Just three days later, a second look at independence didn’t appear to be a remedy of last resort, but the new priority.

Before Sturgeon’s March announcement, there had been a month and a half for the UK Supreme Court’s Miller judgment to sink in. Westminster handed Theresa May the legal authority to trigger Article 50 on March 16 – three days after Sturgeon’s speech calling for the legal apparatus to be established for a constitutional re-run. The Prime Minister wouldn’t exercise her powers to serve notice on Donald Tusk until two weeks after Sturgeon left the podium.

Only then did we know for sure that no special accommodation was envisaged for Scotland. We had to wait another month for the Prime Minister to call the extraordinary General Election which was announced to headlines of “May heads for election landslide” and “crush the saboteurs”, and mourned by the PM’s disappointed cheerleaders when she blew David Cameron’s slender majority.

And so yet again, we find ourselves snarled up in a process story. indyref2, yes or no? The ultimate challenge to the SNP remains more fundamental and runs against process-oriented instincts of both the leadership and many of its supporters.

Independence may be “on the table”, but Brexit runs a coach and horses through the independence case presented to the Scottish people in 2014. The idea of leaving one union and remaining in another wider common European community was an essential part – substantively and emotionally – of the SNP’s account of how we would live together on these islands after independence, along with a currency union which sits extremely uncomfortably alongside the idea that Scotland will be in – and England out – of the EU.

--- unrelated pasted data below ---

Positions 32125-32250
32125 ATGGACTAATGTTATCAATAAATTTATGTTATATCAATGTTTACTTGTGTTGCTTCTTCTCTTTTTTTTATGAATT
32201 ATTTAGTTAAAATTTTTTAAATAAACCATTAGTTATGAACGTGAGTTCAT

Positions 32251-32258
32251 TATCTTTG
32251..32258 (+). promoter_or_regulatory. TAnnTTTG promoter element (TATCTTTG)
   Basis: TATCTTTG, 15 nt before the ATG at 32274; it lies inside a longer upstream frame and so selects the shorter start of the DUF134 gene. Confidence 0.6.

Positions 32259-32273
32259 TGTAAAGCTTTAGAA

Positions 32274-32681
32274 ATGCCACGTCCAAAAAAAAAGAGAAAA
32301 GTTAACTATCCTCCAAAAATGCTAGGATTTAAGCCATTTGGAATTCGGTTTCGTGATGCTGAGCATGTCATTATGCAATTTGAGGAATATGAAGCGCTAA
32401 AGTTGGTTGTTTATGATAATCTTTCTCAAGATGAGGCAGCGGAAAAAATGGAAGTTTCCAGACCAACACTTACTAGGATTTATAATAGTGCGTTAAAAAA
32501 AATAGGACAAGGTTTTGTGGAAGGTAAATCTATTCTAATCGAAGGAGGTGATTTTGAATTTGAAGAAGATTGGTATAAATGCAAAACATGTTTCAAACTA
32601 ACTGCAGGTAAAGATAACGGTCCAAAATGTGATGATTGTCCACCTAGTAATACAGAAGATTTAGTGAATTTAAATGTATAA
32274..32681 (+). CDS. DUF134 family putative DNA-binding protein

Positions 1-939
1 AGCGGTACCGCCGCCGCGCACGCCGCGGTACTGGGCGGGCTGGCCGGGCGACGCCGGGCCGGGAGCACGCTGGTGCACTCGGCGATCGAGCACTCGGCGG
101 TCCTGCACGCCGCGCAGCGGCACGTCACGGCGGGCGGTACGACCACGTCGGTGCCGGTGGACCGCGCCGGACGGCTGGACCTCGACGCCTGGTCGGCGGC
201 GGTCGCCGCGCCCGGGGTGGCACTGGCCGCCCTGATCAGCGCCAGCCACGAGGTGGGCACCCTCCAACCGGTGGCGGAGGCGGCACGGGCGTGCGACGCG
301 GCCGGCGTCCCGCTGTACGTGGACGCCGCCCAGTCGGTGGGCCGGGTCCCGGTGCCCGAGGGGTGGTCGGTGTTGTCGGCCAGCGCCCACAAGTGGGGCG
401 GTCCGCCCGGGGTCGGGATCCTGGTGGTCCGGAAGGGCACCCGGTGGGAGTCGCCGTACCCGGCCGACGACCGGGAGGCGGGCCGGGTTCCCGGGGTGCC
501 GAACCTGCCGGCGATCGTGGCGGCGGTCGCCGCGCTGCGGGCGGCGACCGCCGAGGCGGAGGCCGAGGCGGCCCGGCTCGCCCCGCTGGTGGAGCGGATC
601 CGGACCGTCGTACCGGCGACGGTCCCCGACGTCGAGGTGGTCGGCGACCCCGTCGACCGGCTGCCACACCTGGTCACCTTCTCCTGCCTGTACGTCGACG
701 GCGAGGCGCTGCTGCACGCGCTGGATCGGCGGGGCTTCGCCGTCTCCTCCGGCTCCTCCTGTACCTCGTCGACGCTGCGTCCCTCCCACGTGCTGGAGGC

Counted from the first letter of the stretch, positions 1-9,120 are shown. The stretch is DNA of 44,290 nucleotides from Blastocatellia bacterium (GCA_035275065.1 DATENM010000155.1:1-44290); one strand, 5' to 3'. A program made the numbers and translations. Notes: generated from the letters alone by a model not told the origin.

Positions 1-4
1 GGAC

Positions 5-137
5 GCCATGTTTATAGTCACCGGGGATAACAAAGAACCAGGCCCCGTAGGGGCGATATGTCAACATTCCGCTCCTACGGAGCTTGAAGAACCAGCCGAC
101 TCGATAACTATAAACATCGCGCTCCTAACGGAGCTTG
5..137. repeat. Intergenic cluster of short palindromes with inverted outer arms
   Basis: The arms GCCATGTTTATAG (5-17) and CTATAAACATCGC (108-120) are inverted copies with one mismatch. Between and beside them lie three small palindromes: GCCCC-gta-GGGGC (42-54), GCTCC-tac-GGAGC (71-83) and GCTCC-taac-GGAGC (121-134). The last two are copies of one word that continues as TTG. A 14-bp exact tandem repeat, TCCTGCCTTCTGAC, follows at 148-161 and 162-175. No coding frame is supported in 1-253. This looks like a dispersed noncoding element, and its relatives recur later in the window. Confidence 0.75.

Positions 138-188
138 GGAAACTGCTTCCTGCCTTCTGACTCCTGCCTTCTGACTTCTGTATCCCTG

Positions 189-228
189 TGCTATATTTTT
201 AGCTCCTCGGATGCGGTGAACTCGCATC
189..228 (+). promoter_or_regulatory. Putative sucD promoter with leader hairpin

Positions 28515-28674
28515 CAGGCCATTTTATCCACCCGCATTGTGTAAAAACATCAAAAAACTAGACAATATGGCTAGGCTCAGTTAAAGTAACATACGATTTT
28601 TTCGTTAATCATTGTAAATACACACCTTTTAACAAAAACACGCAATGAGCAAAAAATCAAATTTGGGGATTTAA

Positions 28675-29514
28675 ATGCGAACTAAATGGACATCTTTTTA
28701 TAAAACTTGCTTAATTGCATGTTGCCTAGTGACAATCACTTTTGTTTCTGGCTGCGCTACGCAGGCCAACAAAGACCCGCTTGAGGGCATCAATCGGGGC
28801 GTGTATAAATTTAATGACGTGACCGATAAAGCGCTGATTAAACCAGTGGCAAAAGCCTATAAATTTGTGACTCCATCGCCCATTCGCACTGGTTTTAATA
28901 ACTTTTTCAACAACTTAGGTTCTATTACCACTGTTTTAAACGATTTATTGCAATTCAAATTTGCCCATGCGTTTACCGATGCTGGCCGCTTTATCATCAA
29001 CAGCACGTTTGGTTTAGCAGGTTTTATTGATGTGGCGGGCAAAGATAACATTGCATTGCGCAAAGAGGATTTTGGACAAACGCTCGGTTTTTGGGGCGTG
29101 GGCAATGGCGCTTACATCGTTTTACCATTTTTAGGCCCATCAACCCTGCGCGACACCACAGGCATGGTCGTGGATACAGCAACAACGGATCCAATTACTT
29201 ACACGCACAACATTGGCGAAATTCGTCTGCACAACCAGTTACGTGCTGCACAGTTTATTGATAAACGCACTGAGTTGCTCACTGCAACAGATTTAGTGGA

Demand as many referendums as you like. Extol courage. Blast faint-hearts. Shout and thunder at folk like Wishart raising their experiences of the communities they serve and know well. The challenge to the SNP remains this: explain to the Scottish people how – and why – a second referendum would answer the challenges of Brexit. Explain why they should care. Explain how it would address the problems of trade, of free movement, of imports and exports. The lessons of March 13 must be learned. Show, don’t tell.